July 2012

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Guest Blog post by Mark Weiler:

Thirty-years ago, on July 7th, 1982, the Parliament of Canada gave Royal Assent to the Access to Information Act, which became Canada’s first freedom of information legislation.

The Access to Information Act is important for Canadian society because it is through this legislation that the Parliament of Canada, the highest authority in the country, grants Canadians permission to access information held by approximately 250 departments of the federal governments, overruling lower authorities within government who might think otherwise.

With Royal Assent, a transformation began that turned most departments in the federal government into something like public libraries, or perhaps public archives. The transformation would reach a milestone on July 1st 1983 when the Access to Information Act became enforced.

However, in the thirty years since Royal Assent something of a betrayal has occurred. When given a public platform, FOI users, such as the media, often perpetuate narratives premised on the message that “the Access to Information Act is broken.” While this might get public attention and bolster a worthy goal of holding government more accountable for failures to properly implement the Access to Information Act, perpetuating this message also betrays the broader Canadian public.

Such a message is a betrayal because it gives the impression that there’s no point in using the Access to Information Act; it is a discouraging message. But to say the “Access to Information Act is broken” is a bit like pronouncing the public library “broken” because some people are having a problem accessing materials on the 7th floor while these and other FOI patrons are successfully accessing materials on every other floor in the library.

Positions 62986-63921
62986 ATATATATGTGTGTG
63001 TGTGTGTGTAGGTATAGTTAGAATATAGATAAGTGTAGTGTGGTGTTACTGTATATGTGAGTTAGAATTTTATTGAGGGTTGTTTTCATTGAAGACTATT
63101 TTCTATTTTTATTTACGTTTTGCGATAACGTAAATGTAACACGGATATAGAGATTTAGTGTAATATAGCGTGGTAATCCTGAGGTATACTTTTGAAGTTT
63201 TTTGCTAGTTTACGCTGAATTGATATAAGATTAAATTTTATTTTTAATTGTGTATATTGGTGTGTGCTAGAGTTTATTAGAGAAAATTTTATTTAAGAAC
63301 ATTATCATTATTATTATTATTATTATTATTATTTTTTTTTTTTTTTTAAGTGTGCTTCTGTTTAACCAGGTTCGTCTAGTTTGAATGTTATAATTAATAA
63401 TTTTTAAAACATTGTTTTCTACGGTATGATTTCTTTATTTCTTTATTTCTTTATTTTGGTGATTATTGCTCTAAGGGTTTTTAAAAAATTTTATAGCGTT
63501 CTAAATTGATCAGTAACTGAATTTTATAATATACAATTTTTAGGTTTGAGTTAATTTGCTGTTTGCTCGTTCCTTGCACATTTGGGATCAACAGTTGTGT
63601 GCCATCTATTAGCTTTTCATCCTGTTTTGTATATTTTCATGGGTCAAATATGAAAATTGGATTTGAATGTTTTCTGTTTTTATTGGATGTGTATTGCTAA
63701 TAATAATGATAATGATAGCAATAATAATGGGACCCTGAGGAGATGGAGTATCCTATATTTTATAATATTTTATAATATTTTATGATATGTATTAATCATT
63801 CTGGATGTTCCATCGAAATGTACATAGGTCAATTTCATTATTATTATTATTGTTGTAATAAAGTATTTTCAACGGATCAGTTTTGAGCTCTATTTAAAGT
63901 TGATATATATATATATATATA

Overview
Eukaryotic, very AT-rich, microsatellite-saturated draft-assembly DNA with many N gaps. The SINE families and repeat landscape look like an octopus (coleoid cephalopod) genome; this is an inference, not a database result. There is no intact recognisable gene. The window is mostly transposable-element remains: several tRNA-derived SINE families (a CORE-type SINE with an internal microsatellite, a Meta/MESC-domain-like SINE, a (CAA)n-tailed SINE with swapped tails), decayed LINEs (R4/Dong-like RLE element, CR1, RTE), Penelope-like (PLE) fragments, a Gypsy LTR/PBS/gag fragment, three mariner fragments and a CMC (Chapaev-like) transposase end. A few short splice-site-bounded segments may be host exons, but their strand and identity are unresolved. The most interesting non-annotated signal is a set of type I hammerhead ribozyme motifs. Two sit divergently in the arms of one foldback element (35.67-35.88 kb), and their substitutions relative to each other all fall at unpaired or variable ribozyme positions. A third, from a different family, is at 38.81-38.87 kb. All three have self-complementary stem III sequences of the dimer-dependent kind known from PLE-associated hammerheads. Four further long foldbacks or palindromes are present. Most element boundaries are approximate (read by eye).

Yes, those materials on the 7th floor are important; and yes it’s a serious problem if politicians or government officials are unlawfully withholding them. But it’s misleading to give people the impression that the “public library” is shut down.

The reality is the Access to Information Act works for many people. In 2010-2011, materials were “checked out” almost 42,000 times from approximately 250 federal departments. If the Access to Information Act was broken, then this statistic should be part of a downward trend. But in the last ten years, the number of “check outs” has increased year by year.

We therefore have reason to believe that the Access to Information Act, grounded in Parliament’s decree that every Canadian “has a right to and shall, on request, be given access to any record under the control of a government institution”, is working even though it could do better in some circumstances.

To regain faith in how government department’s live up to Parliament’s decree, it is worthwhile to look at what people and organizations have been “checking out” of this new brand of public information repositories. The federal government has adopted a policy of posting “summaries of completed ATI requests” on almost 140 departmental websites, so it’s easy to get a sense of how people are benefiting from the permission granted to them by Parliament thirty years ago. Links to these departmental webpages can be found here.